Pickling Time and Chunking Kale

koolkosherkitchen

A distressed mother barges into a Rabbi’s study:

“Rabbi, my son has gone meshuge (crazy)!”

“Calm down, lady, have you taken him to a specialist? What makes you think that?”

“Specialist-shmeshalist! Who needs specialists? I am a mother, I know!”

“But, dear lady, what does he do?”

“Oy, Rabbi, he eats pigs and dances with girls!”

“Listen,” – says the Rabbi with a sigh, – “If it were the other way around, that is, if he were dancing with pigs and eating girls, you would have a cause to worry. As it is, he is young and is simply going through a stage.”

Related image

Unfortunately, even the great Salvador Dali could not come up with a way of pickling time or preserving it in any other way. Therefore, we’ll have to listen to the Rabbi and do it “the other way around.” We’ll pickle kale, and we’ll let a…

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“All You Need Is Love” – Zoodles, Part 3. Toodles.

koolkosherkitchen

You’ve heard all kinds of jokes about Jewish Time. It is tacitly assumed that “standard Jewish time” is about thirty minutes later than regular time. For instance, if an invitation is issued for, say, three o’clock in the afternoon, it’s a good idea to clarify whether you are expected there on time or on standard Jewish time, otherwise you risk catching your hosts still putting on finishing touches. King Solomon, the wisest man on Earth, remarked, “That which has been is that which will be, And that which has been done is that which will be done. There is nothing new under the sun” (Koheles, Chapter 1). Throughout the ages, philosophers of many different cultures interpreted this statement as either the Oedipal vision of fate – what will be, shall be, no matter what we do – or the linear ascent in pursuit of – well, whatever one…

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Pink Stuffed Potatoes

Cooking Up The Pantry

This is what happens when I bake too many potatoes the night before!

A great way of sneaking some more veg into the kids and in a house full of males I need some pink in my life!

Serves 4-6 depending on the size of your potatoes.

Ingredients

4 medium to large potatoes, baked and cooled

30g butter

1 small onion, finely diced

230g beetroot, peeled and grated

100g gruyere cheese, finely grated plus a little to top

1 teaspoon fresh parsley, chopped

Freshly ground pepper

Method

Preheat the oven to 180 degrees Centigrade. Line a baking tray with baking parchment.

Half the potatoes, scooop out the flesh, leaving the skin intact. Place the cooked potato in a large bowl.

In a large frying pan, heat the butter over a medium heat and add the onion. Cook for 5-7 minutes until it begins to soften.

Add the beetroot to the…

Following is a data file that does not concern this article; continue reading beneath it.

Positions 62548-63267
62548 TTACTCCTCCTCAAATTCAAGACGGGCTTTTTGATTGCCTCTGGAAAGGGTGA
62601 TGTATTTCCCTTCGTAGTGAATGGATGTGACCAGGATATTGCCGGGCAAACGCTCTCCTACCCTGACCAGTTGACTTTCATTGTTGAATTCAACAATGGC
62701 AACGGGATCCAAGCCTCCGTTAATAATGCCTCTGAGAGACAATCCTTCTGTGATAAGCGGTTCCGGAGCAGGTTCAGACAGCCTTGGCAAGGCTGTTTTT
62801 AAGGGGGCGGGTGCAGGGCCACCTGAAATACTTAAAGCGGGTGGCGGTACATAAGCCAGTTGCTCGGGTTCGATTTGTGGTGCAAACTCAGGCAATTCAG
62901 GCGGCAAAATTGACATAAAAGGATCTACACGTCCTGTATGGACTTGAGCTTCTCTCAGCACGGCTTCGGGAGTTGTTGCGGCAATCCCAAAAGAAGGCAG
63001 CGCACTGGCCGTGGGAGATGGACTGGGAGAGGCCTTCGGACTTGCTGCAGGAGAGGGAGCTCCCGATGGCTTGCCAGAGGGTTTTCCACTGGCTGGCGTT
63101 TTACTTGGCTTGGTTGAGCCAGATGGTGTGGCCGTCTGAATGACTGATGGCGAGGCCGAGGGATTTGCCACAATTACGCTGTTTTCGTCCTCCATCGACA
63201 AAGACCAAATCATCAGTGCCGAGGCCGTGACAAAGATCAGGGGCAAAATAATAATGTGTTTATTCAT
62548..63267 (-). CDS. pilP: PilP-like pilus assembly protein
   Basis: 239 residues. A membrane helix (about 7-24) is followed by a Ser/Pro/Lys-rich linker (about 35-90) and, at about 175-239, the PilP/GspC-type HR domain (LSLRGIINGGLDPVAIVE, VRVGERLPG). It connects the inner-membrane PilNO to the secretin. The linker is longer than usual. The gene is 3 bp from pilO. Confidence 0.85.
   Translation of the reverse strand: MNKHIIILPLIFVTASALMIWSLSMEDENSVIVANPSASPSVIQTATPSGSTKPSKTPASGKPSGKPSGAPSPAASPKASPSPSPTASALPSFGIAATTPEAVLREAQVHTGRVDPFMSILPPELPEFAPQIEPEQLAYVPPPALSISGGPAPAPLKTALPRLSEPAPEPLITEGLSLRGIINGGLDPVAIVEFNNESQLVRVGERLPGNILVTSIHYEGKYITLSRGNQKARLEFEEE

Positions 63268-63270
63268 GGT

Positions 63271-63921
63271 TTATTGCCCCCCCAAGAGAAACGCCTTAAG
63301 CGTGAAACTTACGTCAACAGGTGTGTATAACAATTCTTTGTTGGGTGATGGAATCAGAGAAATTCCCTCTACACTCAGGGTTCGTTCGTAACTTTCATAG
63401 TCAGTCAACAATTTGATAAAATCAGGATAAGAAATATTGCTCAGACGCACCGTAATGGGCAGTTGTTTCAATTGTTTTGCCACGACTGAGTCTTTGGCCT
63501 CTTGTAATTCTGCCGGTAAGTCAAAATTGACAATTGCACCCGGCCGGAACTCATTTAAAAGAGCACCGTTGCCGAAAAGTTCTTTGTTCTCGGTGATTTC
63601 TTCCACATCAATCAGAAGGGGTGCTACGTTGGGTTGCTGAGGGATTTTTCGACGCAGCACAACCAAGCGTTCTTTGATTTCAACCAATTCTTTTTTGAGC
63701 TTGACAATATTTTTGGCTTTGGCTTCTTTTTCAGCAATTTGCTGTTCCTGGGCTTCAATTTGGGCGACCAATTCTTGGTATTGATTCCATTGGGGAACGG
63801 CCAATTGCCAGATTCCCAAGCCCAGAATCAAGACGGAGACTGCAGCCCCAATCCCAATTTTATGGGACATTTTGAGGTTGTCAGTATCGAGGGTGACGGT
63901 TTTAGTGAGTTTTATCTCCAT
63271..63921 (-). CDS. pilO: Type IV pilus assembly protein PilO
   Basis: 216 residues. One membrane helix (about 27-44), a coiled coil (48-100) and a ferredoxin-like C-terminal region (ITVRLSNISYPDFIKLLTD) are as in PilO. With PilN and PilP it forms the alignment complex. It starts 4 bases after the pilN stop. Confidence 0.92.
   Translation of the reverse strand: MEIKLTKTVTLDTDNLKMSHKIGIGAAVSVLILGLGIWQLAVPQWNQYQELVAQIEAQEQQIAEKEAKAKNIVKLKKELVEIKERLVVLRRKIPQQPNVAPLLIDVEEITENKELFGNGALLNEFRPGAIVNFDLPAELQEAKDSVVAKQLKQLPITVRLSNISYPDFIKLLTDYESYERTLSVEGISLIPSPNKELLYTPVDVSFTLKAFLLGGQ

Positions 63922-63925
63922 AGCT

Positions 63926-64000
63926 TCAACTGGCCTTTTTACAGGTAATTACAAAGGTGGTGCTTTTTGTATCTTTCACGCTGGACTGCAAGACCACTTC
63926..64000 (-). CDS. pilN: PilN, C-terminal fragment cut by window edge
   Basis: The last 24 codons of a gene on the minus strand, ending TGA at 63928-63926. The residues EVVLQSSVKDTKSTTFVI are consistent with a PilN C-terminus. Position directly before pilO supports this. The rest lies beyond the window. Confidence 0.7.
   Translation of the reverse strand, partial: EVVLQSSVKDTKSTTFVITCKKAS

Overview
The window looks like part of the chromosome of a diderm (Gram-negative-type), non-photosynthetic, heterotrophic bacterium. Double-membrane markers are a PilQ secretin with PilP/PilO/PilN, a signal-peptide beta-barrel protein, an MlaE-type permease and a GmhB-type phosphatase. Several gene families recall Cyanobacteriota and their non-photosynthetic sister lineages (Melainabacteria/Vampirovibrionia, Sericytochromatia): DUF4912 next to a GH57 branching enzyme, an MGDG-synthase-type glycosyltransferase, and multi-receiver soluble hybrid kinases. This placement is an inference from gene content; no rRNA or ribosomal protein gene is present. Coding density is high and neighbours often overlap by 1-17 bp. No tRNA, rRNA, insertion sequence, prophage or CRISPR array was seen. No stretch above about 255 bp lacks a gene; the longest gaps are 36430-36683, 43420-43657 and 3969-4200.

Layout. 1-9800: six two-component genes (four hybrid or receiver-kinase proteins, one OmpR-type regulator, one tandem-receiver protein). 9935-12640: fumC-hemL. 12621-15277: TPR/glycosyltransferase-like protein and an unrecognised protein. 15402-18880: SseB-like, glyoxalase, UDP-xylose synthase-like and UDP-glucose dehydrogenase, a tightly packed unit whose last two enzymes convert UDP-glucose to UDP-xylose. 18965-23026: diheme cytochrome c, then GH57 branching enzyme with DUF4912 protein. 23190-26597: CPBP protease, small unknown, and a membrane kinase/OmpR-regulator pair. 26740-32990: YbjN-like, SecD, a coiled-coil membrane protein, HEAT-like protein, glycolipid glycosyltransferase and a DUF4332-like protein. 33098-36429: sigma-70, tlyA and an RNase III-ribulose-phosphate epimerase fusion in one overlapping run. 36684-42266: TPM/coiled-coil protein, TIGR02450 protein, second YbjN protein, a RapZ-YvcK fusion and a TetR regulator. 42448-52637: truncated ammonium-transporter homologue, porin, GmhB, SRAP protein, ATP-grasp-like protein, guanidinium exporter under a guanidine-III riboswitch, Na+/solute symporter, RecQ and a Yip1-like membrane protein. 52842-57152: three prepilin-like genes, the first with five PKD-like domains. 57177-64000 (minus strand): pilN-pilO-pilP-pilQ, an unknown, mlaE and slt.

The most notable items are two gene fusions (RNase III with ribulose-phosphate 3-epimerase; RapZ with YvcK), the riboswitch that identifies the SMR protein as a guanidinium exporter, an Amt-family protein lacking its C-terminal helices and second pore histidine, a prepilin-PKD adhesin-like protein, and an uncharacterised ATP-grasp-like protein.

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Skewers for a party

Cooking Without Limits

GAB_4796_res_mix

In our family we love to grill the meat, any meat and any time, and of course any vegetables. When you make skewers with different ingredients you have plenty possibilities. Vegetarian or not, they are the best when you have a party or you are feeding a crowd.

My little one loves to make them. Sometime he uses all the vegetables and I am left only with meat to put on my skewers, so we made a plan to share and help each other.

You need always fresh vegetables and quality meat. You can marinate the meat or just use it as it is.

Your vegetables should always compliment the flavors of the meat and should take the same amount to cook.

Ingredients:

  • 1 zucchini
  • 3 big tomatoes
  • 3 big red onions
  • 2 red peppers
  • 1 white eggplant
  • 2 chicken breast
  • 250g pork

Directions:

Cut the vegetables and meat in…

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Pyshka – Sweet Roll and a Baby Kitten

koolkosherkitchen

Pyshka is a sweet roll, baked or deep-fried, with or without filling, made with yeast or as a quick bread, i.e. yeast-less. Sort of a Russian doughnut with a Polish name (most sources derive the name from Polish pączek  – sweet roll). Another theory attributes the name to Russian pykchat’ which is archaic for deep-frying, but since the method of deep-frying was not discovered in Russia until 1835 (www.pekari.ru), while pyshki had been frequent already on Ivan the Terrible’s table three hundred years earlier, as recorded in the palace kitchen accounts, this one does not hold water. Neither does the legend about a Dutch captain Gregory Hanson (is that a Dutch name? Curious!) who never let a sweet roll out of his hand until one day, during a violent storm, the waters were so turbulent that he had to grab the wheel with both hands, so he pinned the…

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Unfair Trade: Muffins for Tobacco

koolkosherkitchen

Are muffins bread? Are they cakes? Are they supposed to be eaten for breakfast, lunch, snack, dessert, or all of the above?

cupcakes_vs_muffins

Are muffins really cupcakes without frosting? Thomas Jefferson thought so, and called muffins “a luxury to us.” Today, you can get a recipe for Monticello Muffins at www.monticello.org.  But those are not American muffins, tall, soft inside, but with a crispy crust. They are English muffins, yeast-based and flat. Still, in the colonies, they were a novelty and a luxury.  In England, though, they probably arrived from Wells together with the most miserly and avaricious, as well as the most unlikely king who won the throne by defeating King Richard III at the Battle of Bosworth Field. Poor Richard, much maligned in history, hadn’t been able to trade his kingdom for a horse and ended up forfeiting the crown together with life.

Henry Tudor, or Harri Tudur

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